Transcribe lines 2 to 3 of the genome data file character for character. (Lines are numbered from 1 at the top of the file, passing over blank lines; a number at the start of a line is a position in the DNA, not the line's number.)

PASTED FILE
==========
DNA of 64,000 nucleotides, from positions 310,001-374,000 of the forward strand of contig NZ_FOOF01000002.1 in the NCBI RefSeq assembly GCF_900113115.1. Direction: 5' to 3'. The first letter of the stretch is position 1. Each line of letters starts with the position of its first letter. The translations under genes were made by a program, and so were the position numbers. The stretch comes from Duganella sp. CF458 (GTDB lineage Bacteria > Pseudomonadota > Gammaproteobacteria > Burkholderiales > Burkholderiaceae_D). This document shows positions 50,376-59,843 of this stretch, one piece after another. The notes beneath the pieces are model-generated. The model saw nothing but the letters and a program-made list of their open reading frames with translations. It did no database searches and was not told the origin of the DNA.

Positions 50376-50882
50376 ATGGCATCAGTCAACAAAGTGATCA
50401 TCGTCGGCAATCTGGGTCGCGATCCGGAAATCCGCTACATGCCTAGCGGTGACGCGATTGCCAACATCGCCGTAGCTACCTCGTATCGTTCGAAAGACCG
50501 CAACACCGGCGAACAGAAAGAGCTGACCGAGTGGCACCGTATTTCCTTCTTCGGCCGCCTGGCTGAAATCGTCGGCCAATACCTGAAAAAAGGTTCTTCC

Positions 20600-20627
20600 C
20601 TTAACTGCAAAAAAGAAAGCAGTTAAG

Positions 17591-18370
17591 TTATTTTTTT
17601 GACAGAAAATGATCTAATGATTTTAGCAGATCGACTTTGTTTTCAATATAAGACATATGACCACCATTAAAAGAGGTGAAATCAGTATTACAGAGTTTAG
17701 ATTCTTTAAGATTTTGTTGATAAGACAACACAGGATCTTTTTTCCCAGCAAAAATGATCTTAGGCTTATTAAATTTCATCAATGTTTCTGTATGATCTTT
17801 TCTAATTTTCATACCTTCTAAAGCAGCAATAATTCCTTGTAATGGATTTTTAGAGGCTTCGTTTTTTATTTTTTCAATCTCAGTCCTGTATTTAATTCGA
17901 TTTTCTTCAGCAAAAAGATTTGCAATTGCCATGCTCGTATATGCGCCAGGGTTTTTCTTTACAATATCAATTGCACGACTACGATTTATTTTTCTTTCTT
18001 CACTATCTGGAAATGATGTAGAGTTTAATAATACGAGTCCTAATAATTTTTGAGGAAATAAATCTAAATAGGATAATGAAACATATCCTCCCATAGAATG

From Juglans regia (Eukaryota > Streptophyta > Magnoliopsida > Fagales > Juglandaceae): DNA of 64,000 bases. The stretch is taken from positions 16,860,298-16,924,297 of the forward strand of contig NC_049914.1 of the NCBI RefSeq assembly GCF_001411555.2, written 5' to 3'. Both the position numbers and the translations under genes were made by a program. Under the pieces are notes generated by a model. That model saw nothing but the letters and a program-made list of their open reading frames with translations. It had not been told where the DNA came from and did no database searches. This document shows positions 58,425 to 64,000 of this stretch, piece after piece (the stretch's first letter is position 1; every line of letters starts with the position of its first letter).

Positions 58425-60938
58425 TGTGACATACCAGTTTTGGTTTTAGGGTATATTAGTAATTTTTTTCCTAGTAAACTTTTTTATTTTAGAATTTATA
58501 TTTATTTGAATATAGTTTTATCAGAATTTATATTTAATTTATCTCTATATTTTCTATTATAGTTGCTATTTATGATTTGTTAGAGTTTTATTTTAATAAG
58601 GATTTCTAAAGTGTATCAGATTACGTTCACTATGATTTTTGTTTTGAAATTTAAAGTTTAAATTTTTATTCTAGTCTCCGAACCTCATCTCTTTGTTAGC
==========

Positions 50376-50882
50376 ATGGCATCAGTCAACAAAGTGATCA